The European Commission now estimates that a majority of member states are off-target to deliver on their air pollution reduction commitments for 2020 and 2030.
In its first report on progress towards EU air pollution targets, the commission said that member states need to step up efforts to make sure their citizens can breathe clean air.
Every year, air pollution causes about 400,000 premature deaths in the EU and hundreds of billions of euros in health-related external costs.
“We need more effective measures to cut pollution in member states and to tackle air emissions across sectors, including agriculture, transport and energy,” EU commissioner for the environment, Virginijus Sinkevičius, said on Friday (26 June).
The analysis, based on EU countries’ emissions projections submitted to the commission last year, estimates that just 10 member states will meet its 2020 air pollution reduction targets.
And only Croatia, Cyprus, the Netherlands and Finland are expected to comply with their 2030 goals.
According to the commission, most non-compliance is related to the projected emission reduction commitments on ammonia (NH3) – typically used as a fertiliser for crops such as maize and wheat.
However, the Farm to Fork strategy proposed by the EU Commission last month aims to cut the EU’s fertiliser use by 20 percent in the next decade – a move that could help steer countries towards reducing ammonia emissions.
The EU executive also expressed concern on biodiversity – since air pollution also leads to acidification, eutrophication and formation of ground-level ozone – all of which are detrimental to biodiversity.
But the data reported by member states so far is insufficiently representative and adequate to estimate the real effect of air pollution on the European ecosystems, according to the commission.
Following the coronavirus lockdown measures, satellite images revealed that air pollution dramatically decreased across the bloc.
However, recent studies show that levels of nitrogen dioxide are rebounding strongly in European capitals as countries start reopening their economies.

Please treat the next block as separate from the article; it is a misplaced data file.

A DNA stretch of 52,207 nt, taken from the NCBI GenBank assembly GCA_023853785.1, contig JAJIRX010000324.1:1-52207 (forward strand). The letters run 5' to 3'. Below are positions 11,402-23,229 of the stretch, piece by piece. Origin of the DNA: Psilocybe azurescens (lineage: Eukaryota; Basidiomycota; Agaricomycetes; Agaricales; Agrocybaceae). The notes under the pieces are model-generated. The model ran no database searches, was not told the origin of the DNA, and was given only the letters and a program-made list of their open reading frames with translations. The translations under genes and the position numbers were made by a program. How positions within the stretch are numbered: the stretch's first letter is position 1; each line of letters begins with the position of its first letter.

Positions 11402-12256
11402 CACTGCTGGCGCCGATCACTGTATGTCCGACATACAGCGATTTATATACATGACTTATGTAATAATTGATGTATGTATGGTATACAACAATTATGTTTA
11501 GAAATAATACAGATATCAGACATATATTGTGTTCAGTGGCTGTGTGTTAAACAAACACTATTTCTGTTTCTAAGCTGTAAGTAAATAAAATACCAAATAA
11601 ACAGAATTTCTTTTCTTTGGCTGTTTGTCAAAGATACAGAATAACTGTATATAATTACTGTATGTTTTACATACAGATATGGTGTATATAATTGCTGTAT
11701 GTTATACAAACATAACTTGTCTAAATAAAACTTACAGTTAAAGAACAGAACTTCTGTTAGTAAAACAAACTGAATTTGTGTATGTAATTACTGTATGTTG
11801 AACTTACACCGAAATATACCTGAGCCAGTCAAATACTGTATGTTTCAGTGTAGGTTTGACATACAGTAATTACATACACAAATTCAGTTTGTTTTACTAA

Car emissions increase – again
Meanwhile, carbon dioxide (CO2) emissions from new cars and vans registered in the bloc increased again in 2019 for the third consecutive year, according to preliminary data published by the European Environment Agency on Friday.
One of the reasons include the growing market share of so-called sport utility vehicles – which are typically heavier, have more powerful engines and are powered by petrol, resulting in higher emissions than the average of other new petrol cars.
Carmakers are obliged to comply with the EU’s emissions standards – a fleet-wide average of 95 grams per kilometre of CO2 – to avoid fines from the commission.
However, according to Julia Poliscanova from Brussels-based NGO Transport and Environment, “it is a scandal that one year out from their CO2 target, carmakers are still pushing gas-guzzling SUVs [sport utility vehicles]”.
“Carmakers who recklessly choose to push lucrative SUVs are now asking for taxpayers’ money to prolong the polluting bonanza,” she said.
These vehicles could qualify to receive post-coronavirus stimulus incentives under emissions thresholds being discussed in Italy and Spain.
Although the market penetration of electric cars remained slow in 2019, the EU agency stressed that “zero- and low-emission vehicles must be deployed much faster across Europe to achieve the stricter targets that apply from 2020”.
Last year, most hybrid and battery-electric vehicles were registered in Norway (56 percent), Iceland (19 percent), the Netherlands (16 percent) and Sweden (12 percent).
Among others, the Netherlands, Norway, France, the UK, Sweden and Ireland have already announced plans to phase-out vehicles with internal combustion engine between 2025 and 2040.